Boots made for walking and other amazing accessories
Nalini Nadkarni ’76 is an unlikely candidate for the job of Barbie designer. Growing up, she didn’t even like dolls. Instead, she loved scaling the maple trees outside her family’s home in Maryland—so much so that it ended up becoming her career. Today, the forest ecologist is renowned for her pioneering work studying the rainforest canopy.
Yet even as her work garnered academic acclaim throughout the 1980s, Nadkarni was wondering how to connect with people outside that bubble. The world was finally waking up to the threat of deforestation, and “I felt this personal and professional responsibility to do something more than write my little papers that just scientists read,” she says. “How do I get the attention of people who aren’t already part of the choir I’m preaching to?”
Her idea: TreeTop Barbie, outfitted with a helmet, climbing gear, and a field guide to the flora and fauna of the forest canopy—transforming the classic doll into a fellow intrepid researcher. “Even though I’m not a Barbie person—and I was horrified when my own daughter asked for a Barbie—I thought, ‘Well, I have to practice a little bit of humility here,’” she explains. “Instead of just denigrating the value that Barbie has for little girls, why don’t I piggyback off that with my own values?”
She pitched the idea to Mattel in 2003, but the company wasn’t interested. So she bought used Barbies at Goodwill and, with the help of volunteer seamstresses, created bespoke outfits and sold her TreeTop Barbies at cost. The project caught the attention of a New York Times reporter—at which point Mattel tried to shut Nadkarni down. But she pushed back, finally convincing the company to let her continue producing her Tree-Top Barbies at a small scale; she estimates that about 400 dolls were purchased over 15 years.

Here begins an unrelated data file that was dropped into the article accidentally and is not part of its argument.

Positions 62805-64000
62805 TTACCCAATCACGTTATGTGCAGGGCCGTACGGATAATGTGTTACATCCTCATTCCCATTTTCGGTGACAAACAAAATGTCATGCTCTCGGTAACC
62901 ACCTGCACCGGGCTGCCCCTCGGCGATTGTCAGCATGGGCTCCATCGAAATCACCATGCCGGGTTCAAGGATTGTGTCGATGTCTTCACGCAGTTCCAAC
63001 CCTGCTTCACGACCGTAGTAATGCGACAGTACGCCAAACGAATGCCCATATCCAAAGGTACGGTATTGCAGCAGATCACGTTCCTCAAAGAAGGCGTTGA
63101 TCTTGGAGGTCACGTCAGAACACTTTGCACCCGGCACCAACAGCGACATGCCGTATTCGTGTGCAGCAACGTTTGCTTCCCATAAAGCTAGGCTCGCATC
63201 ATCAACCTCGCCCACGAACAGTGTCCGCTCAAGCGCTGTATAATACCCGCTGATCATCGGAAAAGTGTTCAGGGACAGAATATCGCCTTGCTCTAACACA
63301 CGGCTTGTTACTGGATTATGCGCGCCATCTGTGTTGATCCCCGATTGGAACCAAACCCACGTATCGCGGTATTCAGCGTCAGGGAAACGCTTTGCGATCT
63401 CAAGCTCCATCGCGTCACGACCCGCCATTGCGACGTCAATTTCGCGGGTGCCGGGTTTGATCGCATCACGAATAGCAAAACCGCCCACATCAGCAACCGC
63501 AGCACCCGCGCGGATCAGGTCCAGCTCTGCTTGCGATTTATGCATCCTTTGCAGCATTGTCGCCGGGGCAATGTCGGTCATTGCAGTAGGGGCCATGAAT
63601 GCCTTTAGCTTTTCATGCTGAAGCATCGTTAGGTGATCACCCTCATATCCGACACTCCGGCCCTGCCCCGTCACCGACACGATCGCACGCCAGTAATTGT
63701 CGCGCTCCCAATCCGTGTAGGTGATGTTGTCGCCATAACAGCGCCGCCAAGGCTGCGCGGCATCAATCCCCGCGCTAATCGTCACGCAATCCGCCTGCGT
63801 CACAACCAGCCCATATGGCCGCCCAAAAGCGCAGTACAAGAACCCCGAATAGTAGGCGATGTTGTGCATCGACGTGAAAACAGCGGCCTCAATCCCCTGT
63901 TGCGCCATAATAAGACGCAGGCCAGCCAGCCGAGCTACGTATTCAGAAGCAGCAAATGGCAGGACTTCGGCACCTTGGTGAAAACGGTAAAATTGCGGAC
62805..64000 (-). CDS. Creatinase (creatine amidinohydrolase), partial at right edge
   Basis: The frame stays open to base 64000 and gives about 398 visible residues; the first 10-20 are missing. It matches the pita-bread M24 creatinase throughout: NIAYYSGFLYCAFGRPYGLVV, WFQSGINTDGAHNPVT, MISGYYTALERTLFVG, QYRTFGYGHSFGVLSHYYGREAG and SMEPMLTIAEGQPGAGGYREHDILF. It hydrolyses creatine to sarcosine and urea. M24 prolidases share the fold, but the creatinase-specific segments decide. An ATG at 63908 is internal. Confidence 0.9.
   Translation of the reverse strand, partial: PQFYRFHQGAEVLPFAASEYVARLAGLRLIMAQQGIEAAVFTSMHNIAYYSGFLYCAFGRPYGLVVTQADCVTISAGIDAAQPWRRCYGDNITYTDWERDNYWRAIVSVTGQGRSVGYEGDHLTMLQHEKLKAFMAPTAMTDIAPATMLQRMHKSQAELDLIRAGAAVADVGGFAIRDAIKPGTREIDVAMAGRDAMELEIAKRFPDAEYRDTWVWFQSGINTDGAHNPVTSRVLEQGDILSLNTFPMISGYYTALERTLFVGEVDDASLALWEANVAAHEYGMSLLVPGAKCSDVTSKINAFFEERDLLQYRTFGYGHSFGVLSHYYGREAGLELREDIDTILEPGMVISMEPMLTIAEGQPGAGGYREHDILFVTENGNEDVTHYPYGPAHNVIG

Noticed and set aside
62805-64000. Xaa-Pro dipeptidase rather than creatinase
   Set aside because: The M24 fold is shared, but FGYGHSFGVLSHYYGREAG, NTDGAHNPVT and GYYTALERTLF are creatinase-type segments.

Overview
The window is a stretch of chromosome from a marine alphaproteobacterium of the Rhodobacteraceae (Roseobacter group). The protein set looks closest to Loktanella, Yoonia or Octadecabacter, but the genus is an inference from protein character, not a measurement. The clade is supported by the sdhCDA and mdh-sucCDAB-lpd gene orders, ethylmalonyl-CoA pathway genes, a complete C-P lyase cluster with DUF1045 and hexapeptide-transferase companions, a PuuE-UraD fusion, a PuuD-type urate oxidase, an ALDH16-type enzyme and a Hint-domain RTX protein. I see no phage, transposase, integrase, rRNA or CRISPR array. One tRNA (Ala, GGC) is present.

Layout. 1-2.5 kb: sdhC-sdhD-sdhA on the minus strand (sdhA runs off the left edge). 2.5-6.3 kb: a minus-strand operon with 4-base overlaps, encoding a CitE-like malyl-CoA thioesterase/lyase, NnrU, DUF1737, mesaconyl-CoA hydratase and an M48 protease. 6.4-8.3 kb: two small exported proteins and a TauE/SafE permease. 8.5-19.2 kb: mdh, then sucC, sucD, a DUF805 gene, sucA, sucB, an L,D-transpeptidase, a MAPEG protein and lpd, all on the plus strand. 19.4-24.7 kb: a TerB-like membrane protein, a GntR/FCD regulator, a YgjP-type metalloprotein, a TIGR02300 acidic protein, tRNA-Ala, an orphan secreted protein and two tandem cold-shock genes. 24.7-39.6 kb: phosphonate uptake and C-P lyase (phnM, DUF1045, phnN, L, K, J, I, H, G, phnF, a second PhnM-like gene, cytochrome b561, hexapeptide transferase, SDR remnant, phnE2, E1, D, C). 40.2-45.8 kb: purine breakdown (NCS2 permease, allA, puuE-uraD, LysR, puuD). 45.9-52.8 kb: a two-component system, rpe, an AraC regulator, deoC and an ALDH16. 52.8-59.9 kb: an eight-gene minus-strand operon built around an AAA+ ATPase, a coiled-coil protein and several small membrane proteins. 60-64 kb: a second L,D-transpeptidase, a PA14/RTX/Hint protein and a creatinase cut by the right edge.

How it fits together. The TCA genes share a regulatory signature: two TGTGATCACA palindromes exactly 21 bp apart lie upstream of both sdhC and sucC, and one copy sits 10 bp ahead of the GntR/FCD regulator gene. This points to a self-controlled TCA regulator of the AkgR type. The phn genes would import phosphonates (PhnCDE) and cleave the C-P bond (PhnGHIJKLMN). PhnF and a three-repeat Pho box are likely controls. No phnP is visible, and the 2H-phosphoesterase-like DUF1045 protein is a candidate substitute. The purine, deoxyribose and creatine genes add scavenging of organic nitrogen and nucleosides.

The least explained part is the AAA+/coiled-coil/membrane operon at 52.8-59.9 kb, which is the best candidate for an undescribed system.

Then, in 2018, she received an unexpected call. National Geographic was collaborating with Mattel on a series of Barbies promoting science and exploration—and they wanted Nadkarni to serve as an advisor on the project. Over the course of several months, she reviewed Barbie designs and answered lots of questions about design minutia: Is this butterfly net the right size? Would she be wearing a helmet? Should these boots be over or under the knee? The resulting, scientifically-accurate dolls hit shelves across the country last fall. (Entomologist Barbie, for instance, comes equipped with a laboratory workstation stocked with a microscope, a magnifying glass, and specimen cases.)
“I think what is so significant about it—and really heartening in a way—is that in the 15 years from when I first proposed this to today, society has changed enough that Mattel, with its marketing research, has decided there are enough little girls out there who want to play with a doll that’s about becoming a scientist or an explorer or someone who discovers new things and takes risks,” Nadkarni reflects. “It’s really a wonderful thing that a corporation that seems so intractable has responded to this dynamic of women in science.”
Photo: Megan Young/University of Utah